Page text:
When the field is empty, there are fewer forces acting upon the ball, lowering the intensity of the game. As mentioned earlier, when there are lots of other players around, they influence each other and the ball, keeping it from going far.
Types of cricket pitches
The three main types of cricket pitch are flat, downhill and uphill. These names describe what each type is like physically. A flatter pitch has longer grass which gets shorter as it receives more foot traffic.
An uphill surface has short, sparse grass that requires more effort to run down or walk up the field. This is because the gravity pulls the balls upward slightly!
A downhill surface has long, lush grass that does not grow very quickly due to lack of water. Because there’s less resistance from the ground, the ball rolls faster than on an uphill pitch.
This article will go into detail about how different types of cricket pitches influence the game. But first, let us look at some basics.
In any kind of sport, one of the most important parts is keeping the ball in play. If it goes out of bounds, your team loses possession of the ball. It can be hit back towards the field by ricochets off another object or bounced forward onto the goal line for a touchdown. Or, it can simply roll away and eventually get lost among the tall grass.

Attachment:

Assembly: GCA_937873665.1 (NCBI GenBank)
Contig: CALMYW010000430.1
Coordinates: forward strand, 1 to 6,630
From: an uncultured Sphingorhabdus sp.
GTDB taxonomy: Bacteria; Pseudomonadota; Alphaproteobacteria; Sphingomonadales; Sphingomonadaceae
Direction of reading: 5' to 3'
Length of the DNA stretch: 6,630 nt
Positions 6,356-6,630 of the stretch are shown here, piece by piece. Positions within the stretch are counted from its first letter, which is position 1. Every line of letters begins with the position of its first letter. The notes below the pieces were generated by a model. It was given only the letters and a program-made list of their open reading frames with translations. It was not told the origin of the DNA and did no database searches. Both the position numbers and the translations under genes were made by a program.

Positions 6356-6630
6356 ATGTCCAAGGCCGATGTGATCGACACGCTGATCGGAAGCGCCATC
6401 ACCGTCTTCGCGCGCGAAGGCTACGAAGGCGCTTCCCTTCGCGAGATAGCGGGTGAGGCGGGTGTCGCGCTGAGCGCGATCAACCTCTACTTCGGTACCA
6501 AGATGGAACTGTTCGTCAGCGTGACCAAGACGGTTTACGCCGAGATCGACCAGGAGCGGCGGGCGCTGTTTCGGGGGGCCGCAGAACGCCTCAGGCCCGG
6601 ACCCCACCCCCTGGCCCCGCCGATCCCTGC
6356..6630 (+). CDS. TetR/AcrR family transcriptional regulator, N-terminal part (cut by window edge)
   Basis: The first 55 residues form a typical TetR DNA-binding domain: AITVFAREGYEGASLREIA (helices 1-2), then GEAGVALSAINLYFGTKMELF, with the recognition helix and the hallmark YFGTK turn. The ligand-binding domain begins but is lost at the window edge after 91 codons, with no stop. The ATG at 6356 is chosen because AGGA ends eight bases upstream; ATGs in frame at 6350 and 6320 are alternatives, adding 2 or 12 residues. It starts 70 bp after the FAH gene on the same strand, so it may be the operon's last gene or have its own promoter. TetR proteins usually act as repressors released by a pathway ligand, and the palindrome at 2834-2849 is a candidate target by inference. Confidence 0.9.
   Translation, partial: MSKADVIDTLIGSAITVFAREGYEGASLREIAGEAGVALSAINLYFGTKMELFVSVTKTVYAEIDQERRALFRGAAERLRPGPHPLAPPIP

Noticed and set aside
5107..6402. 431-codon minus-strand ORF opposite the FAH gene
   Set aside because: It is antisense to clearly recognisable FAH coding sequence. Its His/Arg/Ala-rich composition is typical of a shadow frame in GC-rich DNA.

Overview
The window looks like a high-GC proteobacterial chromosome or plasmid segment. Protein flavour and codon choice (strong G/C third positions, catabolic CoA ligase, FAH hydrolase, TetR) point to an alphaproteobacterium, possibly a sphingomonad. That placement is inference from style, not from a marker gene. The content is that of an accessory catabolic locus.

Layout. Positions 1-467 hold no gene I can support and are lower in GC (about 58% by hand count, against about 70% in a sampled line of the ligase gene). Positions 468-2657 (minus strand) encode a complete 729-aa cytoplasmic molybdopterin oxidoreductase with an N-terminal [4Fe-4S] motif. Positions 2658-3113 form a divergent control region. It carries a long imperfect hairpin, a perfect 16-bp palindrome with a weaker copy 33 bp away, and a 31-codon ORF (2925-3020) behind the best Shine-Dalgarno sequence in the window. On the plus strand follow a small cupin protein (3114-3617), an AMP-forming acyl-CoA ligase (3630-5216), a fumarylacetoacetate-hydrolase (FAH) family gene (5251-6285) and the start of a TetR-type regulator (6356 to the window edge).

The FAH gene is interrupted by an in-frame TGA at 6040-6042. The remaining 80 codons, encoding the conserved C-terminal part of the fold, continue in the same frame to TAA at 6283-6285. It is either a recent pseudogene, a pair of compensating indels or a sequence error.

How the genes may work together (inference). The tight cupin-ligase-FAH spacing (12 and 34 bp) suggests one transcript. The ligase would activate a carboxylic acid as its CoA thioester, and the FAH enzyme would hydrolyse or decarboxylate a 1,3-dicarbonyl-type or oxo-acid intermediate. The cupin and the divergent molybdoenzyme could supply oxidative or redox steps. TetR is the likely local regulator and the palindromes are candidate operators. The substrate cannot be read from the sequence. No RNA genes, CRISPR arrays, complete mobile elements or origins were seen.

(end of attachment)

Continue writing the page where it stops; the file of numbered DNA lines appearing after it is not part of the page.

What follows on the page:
On a soccer or rugby field, this doesn’t usually become a problem because those fields have enough space to contain the ball. However, cricket is much closer to baseball so there’s only 30 meters (100 feet) between bases and the boundary.
How to make a cricket pitch
The field in which a game is played comes down to two main components-the surface and the shape of the field. This is true for any sport, but it is especially important in little sports like cricket.
Cricket fields are shaped like a circle or oval, so how much bounce you want in the field depends on where the ball is hit. If the bat is struck near one end of the field then you will get more forward speed due to gravity, making it easier to run up and take a good defensive position at that end of the field.
If the batsman hits the ball towards the other end of the field, however, then he may find it difficult to defend because there is less length. They can be tough games!
So, what makes a good cricket pitch? It depends on what kind of match you are watching, I suppose. A low-bouncing beachball would not work too well if your team does not have adequate time to prepare for the next delivery.
But really, anything beyond mud would probably not work very well unless the weather conditions made such a muddy field practical.